The next step, of course, was to go out and catch some fish. And wasn’t it ironic that, even though every summer my kids and I catch all this mackerel we don’t need because no one except my nine-year-old daughter Helen and I like it, this summer we couldn’t catch more than a handful. I even went so far as to hire a professional fishing guide, who did a great job of helping us land hearty stripers but only came up with five puny mackerel. Eventually, I resorted to buying them from anybody who had some.
Once we had enough fish, I filleted and brined them in two different batches—one with just salt, sugar, and water, and the other with rum, salt, maple syrup, ginger, and cloves—for about an hour. The brining, I’d learned, accomplishes a number of things: It gives the fish more, or at least different, flavor and helps preserve them by drawing out moisture and introducing salt. It even creates a really cool glaze, called the pellicle, on the mackerel, once the fish is taken out of the brine and dried. If you don’t see the sticky glaze, then you haven’t brined and dried the fish correctly.
Next, I smoked them on oven racks in the space-age smokehouse at 150 degrees. Four hours later, they were done—cured with pure applewood smoke. Helen and I thought they were delicious, but I invited my skeptical fishing buddy Russell over just to be sure. He’d at least love the ginger-scented ones. Yet all he said was, “I really don’t like oily fish.”
Undaunted, I whipped up a batch of mackerel pâté (very simple: equal parts cream cheese and sour cream, a couple tablespoons white wine, teaspoon of chipotle, tablespoon capers, quarter cup green onions, and as much smoked mackerel as you have) that was demolished at a friend’s party despite her warning everybody: “Watch out! Hodding’s trying to trick you into eating mackerel!” I do think it was a huge success, even if an inebriated fellow in a sailor’s cap ate half of it.
I still wasn’t Satisfied, though, for two reasons. There was no way Lisa was going to let me keep my eye-catching smoker in the yard, and I hadn’t won over Russell, my biggest critic. To my surprise, taking care of both Lisa and Russell required the same tactic: patience. I had been so fired up to get my smoking going and prove the world wrong in its judgment of mackerel that I hadn’t taken the time to consider aesthetics or the subtleties of technique.
First, what would win Lisa over? I browsed old cookbooks, a book on small buildings and shelters, back-to-the-land pamphlets, and numerous websites for smokehouse plans, unswayed by arguments for anything from cardboard to brick for various reasons. Then I saw it: a wooden smokehouse. I knew from Ray Bradbury that paper didn’t burn until Fahrenheit 451, so surely wood was safe. If I were doing things correctly, my oven’s temperature would never be over 200 degrees for more than a few minutes. I finally settled on a shiplapped wooden structure sided with one-inch-thick light-pine boards—five feet tall, three feet wide, and three feet deep. Framed with two-by-fours, it would be solid enough to withstand our severe Maine winters but portable enough to be moved out of sight when Lisa was sick of it. Perfect. It was so simple, I built it in one morning.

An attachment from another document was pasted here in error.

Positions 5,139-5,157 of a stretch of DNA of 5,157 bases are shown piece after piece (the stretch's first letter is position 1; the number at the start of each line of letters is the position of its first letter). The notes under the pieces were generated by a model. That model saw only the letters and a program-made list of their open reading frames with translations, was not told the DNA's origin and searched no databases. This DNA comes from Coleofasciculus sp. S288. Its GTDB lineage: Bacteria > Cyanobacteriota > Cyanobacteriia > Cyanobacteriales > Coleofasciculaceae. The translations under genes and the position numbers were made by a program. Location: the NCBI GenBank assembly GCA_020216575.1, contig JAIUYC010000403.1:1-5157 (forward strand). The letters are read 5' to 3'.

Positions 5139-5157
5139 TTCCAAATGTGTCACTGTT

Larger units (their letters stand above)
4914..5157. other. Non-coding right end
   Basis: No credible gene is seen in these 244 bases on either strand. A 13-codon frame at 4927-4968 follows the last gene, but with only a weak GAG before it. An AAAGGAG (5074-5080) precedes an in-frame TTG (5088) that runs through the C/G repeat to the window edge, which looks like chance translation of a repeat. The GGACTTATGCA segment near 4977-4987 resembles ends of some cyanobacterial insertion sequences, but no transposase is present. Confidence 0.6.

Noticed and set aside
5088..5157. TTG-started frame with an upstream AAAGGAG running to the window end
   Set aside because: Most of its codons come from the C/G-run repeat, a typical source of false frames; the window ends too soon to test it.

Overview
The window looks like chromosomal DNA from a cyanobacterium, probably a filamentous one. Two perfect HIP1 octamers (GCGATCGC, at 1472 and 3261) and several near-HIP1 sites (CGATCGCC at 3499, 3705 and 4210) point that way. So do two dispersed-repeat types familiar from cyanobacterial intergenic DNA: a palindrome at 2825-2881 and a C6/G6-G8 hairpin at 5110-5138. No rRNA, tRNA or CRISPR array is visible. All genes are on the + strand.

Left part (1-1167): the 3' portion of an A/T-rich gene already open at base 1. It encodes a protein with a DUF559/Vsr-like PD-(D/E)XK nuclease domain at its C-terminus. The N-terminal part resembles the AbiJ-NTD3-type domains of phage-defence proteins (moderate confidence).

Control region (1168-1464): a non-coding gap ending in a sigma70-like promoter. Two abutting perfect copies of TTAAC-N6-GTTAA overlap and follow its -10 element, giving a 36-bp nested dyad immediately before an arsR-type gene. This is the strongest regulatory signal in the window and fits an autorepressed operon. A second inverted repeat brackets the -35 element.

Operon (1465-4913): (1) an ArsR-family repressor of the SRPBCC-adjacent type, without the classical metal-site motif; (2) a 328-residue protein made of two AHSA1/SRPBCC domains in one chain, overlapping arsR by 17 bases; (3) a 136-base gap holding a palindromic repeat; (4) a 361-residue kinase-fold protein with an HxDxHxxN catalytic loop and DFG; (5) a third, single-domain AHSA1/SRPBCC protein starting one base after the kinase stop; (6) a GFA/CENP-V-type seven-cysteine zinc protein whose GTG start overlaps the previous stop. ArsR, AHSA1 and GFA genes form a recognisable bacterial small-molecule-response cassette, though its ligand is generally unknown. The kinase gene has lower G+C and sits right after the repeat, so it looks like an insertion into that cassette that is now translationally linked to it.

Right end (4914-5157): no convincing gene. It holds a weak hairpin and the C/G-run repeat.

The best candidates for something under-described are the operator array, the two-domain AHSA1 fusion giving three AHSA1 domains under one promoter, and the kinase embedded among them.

And in order to convince Russell that mackerel tasted good, I simply needed to work on slower, cooler smoking—something I’d been too afraid of in the beginning. The thing I’d had the hardest time conceptualizing was that the fish wasn’t being cooked by heat. It was, in fact, being molecularly transformed by salt and smoke—sort of the way my newfangled toilet seat restructures stinky molecules into nonstinky ones with its deodorizer. The more cool, fruity smoke that wafted over and through the fish, the better it would taste. Too high a temperature caused the fish to dry out, and anything besides fruitwood—hickory, say—was too strong, making it taste like Texas brisket. For my most successful batch, I ended up smoking the fish for six hours at no more than 120 degrees. Our family’s single heirloom apple tree suffered a bit from excessive trimming, but the end result—both sweetly smoky and moist—was what I had hoped for. Just what you want on top of a cream-cheese-smeared bagel.
The moment of truth? Russell ate the entire thing without a single sound bite.